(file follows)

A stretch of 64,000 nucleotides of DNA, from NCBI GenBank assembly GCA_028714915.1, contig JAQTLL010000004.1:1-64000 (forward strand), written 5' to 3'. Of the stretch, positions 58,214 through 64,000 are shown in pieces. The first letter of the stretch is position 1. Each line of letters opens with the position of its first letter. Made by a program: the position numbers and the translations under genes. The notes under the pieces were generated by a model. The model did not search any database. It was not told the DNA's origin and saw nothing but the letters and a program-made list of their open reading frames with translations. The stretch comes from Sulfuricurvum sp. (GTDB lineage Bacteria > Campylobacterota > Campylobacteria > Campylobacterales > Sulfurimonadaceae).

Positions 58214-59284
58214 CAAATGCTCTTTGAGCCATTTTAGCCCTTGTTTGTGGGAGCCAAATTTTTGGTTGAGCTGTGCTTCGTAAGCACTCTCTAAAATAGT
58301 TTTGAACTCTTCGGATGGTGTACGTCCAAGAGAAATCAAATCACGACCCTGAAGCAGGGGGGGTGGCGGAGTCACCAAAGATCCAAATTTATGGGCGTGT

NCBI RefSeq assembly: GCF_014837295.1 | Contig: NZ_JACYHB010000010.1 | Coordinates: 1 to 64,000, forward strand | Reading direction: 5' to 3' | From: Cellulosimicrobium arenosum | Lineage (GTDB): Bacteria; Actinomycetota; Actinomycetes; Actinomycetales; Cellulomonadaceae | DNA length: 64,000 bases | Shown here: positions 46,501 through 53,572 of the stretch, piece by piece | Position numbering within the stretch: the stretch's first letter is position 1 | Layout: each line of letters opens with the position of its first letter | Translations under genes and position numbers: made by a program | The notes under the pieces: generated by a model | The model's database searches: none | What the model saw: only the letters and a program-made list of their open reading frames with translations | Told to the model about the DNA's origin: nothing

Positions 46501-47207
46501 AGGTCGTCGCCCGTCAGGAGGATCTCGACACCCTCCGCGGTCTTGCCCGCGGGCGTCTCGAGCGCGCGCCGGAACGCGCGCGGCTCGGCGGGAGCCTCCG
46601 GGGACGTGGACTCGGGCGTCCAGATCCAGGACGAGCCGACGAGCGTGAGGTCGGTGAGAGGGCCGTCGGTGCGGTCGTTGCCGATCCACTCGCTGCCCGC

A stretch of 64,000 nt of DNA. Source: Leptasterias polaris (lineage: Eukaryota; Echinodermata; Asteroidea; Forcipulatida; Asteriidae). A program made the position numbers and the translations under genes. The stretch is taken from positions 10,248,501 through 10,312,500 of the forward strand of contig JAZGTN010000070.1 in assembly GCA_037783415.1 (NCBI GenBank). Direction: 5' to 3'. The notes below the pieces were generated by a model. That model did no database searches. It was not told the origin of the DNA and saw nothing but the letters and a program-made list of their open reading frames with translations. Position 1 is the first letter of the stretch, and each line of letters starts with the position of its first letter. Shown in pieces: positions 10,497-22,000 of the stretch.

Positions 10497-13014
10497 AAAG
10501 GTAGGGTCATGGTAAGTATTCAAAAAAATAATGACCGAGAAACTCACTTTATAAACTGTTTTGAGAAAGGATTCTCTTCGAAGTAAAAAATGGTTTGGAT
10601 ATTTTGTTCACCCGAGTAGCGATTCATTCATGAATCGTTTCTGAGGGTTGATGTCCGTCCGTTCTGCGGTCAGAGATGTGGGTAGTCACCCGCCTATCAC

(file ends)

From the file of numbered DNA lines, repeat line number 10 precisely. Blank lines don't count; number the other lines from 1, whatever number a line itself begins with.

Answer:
Positions 10497-13014